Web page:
Then there are the houses--some are just humongous!  Some are now inns or B & B's, but were obviously once the homes of very wealthy people, many clearly just summer homes.  There is Ft. Mackinac, which was surrendered to the British by the American forces in the War of 1812, without a fight, as the commanding officer saw that his less than 70 troops were surrounded and far outnumbered by the British troops, so he surrendered to avoid massive loss of life to his forces.  The island was only returned to America by way of the treaty at the end of the war.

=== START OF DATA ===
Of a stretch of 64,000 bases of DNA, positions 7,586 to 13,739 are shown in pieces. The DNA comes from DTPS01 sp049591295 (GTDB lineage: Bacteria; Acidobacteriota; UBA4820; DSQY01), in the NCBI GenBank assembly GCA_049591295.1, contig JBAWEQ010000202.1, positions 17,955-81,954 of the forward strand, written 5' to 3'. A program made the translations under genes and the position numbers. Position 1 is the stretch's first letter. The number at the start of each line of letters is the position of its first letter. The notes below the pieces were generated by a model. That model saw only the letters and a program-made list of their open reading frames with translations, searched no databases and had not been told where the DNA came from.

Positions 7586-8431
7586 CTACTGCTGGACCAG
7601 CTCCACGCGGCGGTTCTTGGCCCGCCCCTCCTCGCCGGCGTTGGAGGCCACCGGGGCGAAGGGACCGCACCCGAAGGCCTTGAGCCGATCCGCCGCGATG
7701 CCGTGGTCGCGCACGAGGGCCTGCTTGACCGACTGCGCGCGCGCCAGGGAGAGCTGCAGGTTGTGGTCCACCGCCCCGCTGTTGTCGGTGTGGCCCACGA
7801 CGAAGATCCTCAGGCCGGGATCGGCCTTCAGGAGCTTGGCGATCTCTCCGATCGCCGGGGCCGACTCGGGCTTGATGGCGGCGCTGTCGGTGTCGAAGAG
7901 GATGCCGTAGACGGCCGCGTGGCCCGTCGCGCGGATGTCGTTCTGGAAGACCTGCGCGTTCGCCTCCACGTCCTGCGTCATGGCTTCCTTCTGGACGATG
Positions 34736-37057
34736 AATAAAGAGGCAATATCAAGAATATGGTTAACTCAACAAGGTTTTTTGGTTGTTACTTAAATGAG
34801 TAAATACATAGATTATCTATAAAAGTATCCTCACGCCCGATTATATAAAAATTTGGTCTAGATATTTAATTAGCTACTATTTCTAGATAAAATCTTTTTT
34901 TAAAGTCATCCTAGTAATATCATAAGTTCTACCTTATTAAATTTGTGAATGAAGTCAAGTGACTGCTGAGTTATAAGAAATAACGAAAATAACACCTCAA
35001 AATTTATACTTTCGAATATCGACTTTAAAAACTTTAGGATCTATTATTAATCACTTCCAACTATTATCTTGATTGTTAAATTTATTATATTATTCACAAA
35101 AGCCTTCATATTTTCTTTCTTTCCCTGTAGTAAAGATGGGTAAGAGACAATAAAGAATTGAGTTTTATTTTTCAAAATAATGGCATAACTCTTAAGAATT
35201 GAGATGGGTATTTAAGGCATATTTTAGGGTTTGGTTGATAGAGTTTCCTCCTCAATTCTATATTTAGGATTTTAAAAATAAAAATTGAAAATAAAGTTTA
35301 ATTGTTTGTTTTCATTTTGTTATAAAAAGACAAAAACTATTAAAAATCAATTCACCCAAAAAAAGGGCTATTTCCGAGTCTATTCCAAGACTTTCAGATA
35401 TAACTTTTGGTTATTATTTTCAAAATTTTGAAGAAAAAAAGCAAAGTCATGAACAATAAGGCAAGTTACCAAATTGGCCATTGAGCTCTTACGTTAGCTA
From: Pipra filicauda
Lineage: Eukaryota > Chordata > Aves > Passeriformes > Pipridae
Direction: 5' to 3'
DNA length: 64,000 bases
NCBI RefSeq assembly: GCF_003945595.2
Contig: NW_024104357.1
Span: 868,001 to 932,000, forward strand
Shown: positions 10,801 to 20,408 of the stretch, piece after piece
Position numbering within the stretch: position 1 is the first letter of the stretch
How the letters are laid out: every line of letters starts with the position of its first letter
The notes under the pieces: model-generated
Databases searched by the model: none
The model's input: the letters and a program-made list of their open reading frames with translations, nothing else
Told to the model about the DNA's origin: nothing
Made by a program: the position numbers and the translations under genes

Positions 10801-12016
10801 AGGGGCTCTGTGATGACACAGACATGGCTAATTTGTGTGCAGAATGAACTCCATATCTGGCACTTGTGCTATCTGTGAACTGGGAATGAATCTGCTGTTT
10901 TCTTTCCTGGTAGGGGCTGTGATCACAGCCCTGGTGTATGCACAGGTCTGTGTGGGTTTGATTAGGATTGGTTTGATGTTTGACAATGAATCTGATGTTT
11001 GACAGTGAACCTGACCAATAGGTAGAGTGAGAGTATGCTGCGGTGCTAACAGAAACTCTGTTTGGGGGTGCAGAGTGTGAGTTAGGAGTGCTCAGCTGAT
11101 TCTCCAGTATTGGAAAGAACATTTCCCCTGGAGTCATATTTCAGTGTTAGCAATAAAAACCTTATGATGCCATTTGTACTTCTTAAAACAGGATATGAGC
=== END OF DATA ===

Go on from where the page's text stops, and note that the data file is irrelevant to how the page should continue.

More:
Next we spent the rest of the morning leisurely riding along the perimeter road, and it was just a glorious day!  It was still brisk, actually cold enough for us to wear our gloves and all the layers of clothing, but the sun was out, the sky was gorgeous, and the color of the water in Lake Huron was just breathtakingly beautiful!  As we rode around, we stopped to view Arch Rock and other landmarks around the island, and just to look out over the lake and take in the view.  All along the lakeshore, people had built little stone cairns, some quite elaborate.  It's quite a sight to see all these cairns as you ride along--some likely built by folks just because, but I imagine a number of them were built as little memorials to various loved ones.  We stopped to build a cairn in memory of our dear friend, Jill, who died earlier this summer.  Trisha found some heart shaped stones to place on the cairn, and we stopped to remember this beautiful, beautiful angel whom we were so blessed to know, and offer prayers in her memory, and for Pam, as well.